The Godfather Saga (1977)

When I first heard about this miniseries re-run of the first two “Godfather” movies, I was so intent on finding it that I would have accepted any format, even a VHS recorded version with commercials because that’s how excited I was at the prospect. In retrospect, my enthusiasm may have been a little overwrought. That isn’t to say that “The Godfather Saga” isn’t excellent, because of course it is: It’s made up of two excellent movies in their own right, along with additional, never-before-seen footage that promises to recontextualize the two movies’ events. Those things are true, but what this four-episode broadcast makes abundantly clear is that some works of art are intended to be digested in their original form: Here, the chronology of the Corleone family (beginning with Don Corleone as a child and ending several decades later with youngest son Al Pacino at the helm of the crime family) is smoothed out to make the whole thing more palatable… but really, the original movies’ back-and-forth chronological structure were designed that way on purpose: In particular, Part Two’s reminiscences of Corleone’s rise from an immigrant child without a country to an underworld deity are made all the more resonant by Robert De Niro’s extraordinary performance, which manages to take Brando’s mannerisms from the first film, replicate them without driving attention to them, and finding the heart and humanity of this character so that we, the audience, can understand him better. But seeing those events presented in the proper chronological order has a tendency to rob the narrative of its momentum: In particular, De Niro’s hit on the local mob boss in his adopted Brooklyn is so striking and suspenseful in the movie, but almost somnambulant here because it’s been robbed of its context. That happens a lot throughout this broadcast, but that being said, there’s no way that anything containing these two movies in one package would ever be anything less than grand cinema, it’s just not as revelatory as it sounds.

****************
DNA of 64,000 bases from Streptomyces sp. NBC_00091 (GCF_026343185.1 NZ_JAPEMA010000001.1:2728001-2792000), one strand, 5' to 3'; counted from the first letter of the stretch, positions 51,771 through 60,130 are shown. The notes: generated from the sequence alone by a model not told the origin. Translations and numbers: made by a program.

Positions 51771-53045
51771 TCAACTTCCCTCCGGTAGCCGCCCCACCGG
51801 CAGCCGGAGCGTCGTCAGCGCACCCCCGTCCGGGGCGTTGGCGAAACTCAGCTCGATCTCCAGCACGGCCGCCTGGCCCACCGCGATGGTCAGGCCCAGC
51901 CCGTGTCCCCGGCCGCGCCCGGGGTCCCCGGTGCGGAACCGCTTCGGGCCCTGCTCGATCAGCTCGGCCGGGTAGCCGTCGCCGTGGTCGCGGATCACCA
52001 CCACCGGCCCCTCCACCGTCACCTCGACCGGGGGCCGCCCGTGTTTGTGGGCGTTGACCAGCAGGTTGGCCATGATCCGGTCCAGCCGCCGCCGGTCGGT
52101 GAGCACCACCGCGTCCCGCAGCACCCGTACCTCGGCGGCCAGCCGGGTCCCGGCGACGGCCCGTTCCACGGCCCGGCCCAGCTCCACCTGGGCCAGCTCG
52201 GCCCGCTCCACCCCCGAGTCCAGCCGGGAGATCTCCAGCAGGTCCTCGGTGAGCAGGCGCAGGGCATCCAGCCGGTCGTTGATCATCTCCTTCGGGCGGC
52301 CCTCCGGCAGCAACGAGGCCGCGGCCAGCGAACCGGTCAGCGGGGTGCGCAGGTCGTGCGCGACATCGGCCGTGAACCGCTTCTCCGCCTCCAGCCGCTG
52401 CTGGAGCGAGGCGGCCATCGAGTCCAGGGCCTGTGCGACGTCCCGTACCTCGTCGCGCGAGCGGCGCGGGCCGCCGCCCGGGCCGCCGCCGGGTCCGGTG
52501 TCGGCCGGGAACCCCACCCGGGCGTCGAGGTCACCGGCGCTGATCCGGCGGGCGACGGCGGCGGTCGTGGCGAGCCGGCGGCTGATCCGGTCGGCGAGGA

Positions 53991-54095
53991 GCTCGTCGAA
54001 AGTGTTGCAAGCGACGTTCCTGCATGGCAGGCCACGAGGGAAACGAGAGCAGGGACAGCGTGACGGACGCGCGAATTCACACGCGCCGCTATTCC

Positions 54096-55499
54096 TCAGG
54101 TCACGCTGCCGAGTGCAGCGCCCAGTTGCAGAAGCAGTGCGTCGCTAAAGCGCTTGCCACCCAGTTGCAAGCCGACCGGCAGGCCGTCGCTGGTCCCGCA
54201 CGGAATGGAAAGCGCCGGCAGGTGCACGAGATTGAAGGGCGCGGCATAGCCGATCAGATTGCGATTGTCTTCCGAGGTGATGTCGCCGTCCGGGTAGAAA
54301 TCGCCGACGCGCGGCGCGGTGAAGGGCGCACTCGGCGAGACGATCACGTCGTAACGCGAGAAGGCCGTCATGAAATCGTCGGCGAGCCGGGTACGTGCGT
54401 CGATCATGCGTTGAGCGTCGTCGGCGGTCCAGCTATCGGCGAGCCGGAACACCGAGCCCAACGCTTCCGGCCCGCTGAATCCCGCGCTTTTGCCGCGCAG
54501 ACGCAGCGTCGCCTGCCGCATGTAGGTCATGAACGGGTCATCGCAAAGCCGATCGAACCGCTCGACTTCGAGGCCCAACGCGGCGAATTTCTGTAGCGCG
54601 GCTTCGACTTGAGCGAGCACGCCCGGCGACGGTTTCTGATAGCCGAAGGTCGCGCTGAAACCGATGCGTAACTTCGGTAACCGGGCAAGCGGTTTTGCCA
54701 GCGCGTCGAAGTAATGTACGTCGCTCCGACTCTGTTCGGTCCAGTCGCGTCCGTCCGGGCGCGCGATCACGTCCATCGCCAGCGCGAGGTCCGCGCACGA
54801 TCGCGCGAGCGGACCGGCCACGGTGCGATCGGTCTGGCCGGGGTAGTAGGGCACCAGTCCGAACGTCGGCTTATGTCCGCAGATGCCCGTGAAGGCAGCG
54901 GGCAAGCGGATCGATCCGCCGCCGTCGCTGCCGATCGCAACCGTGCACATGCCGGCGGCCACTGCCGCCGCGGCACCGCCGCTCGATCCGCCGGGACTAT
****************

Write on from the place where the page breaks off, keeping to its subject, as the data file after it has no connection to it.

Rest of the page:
Rating: ★★★★ (out of 5)

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